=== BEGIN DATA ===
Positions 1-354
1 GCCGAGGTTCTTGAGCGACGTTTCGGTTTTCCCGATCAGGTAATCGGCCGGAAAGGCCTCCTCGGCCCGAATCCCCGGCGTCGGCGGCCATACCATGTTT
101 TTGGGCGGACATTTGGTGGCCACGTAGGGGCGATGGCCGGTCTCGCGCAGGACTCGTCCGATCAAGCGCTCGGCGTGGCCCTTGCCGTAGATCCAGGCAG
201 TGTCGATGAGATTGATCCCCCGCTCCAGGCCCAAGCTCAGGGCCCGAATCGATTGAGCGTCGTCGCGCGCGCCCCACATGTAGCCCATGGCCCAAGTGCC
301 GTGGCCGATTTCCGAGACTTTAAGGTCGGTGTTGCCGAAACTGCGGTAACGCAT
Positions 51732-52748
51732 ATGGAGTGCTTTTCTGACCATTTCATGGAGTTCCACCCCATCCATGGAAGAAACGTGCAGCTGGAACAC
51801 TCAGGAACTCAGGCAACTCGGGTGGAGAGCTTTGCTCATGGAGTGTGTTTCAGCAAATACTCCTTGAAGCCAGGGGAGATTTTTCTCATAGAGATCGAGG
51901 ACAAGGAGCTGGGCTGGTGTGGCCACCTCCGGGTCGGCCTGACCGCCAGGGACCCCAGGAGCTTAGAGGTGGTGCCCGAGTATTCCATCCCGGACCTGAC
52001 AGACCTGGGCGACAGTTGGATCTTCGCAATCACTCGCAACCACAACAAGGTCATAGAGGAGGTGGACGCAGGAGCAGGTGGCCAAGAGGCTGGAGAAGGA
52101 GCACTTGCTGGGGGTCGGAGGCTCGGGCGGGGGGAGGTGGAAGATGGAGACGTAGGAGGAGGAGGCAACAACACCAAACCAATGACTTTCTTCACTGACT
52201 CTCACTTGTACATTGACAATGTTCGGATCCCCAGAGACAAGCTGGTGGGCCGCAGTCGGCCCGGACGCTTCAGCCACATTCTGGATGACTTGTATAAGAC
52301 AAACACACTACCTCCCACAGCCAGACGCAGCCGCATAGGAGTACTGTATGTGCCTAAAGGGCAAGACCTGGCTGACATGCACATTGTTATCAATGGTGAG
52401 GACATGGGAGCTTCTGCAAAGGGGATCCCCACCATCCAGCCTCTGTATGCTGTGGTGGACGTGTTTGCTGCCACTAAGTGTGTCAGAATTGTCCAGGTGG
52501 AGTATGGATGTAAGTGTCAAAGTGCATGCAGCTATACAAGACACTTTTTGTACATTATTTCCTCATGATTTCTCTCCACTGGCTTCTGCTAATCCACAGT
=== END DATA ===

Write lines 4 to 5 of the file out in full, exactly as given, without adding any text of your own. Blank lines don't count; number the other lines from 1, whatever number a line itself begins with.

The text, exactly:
201 TGTCGATGAGATTGATCCCCCGCTCCAGGCCCAAGCTCAGGGCCCGAATCGATTGAGCGTCGTCGCGCGCGCCCCACATGTAGCCCATGGCCCAAGTGCC
301 GTGGCCGATTTCCGAGACTTTAAGGTCGGTGTTGCCGAAACTGCGGTAACGCAT